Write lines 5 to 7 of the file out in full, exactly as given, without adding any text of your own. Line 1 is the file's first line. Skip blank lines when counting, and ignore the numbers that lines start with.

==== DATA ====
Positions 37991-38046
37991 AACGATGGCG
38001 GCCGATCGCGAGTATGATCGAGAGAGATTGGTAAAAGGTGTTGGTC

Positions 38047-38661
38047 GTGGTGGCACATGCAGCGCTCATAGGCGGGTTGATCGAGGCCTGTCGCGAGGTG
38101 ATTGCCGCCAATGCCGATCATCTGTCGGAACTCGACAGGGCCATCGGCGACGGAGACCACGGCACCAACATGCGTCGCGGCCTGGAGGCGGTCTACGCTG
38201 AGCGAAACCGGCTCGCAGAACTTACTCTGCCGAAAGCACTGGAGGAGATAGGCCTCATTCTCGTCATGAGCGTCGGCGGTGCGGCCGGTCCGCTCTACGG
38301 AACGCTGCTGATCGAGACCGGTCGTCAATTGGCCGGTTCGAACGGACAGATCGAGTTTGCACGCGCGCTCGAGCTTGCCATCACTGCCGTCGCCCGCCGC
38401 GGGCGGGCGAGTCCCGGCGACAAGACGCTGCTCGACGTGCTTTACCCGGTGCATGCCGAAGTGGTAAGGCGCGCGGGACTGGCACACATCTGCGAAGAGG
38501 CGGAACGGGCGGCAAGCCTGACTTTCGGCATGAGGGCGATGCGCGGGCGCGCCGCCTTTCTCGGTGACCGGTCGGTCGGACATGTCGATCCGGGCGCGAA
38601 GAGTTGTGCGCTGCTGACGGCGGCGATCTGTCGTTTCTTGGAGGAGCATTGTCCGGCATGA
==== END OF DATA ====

38047 GTGGTGGCACATGCAGCGCTCATAGGCGGGTTGATCGAGGCCTGTCGCGAGGTG
38101 ATTGCCGCCAATGCCGATCATCTGTCGGAACTCGACAGGGCCATCGGCGACGGAGACCACGGCACCAACATGCGTCGCGGCCTGGAGGCGGTCTACGCTG
38201 AGCGAAACCGGCTCGCAGAACTTACTCTGCCGAAAGCACTGGAGGAGATAGGCCTCATTCTCGTCATGAGCGTCGGCGGTGCGGCCGGTCCGCTCTACGG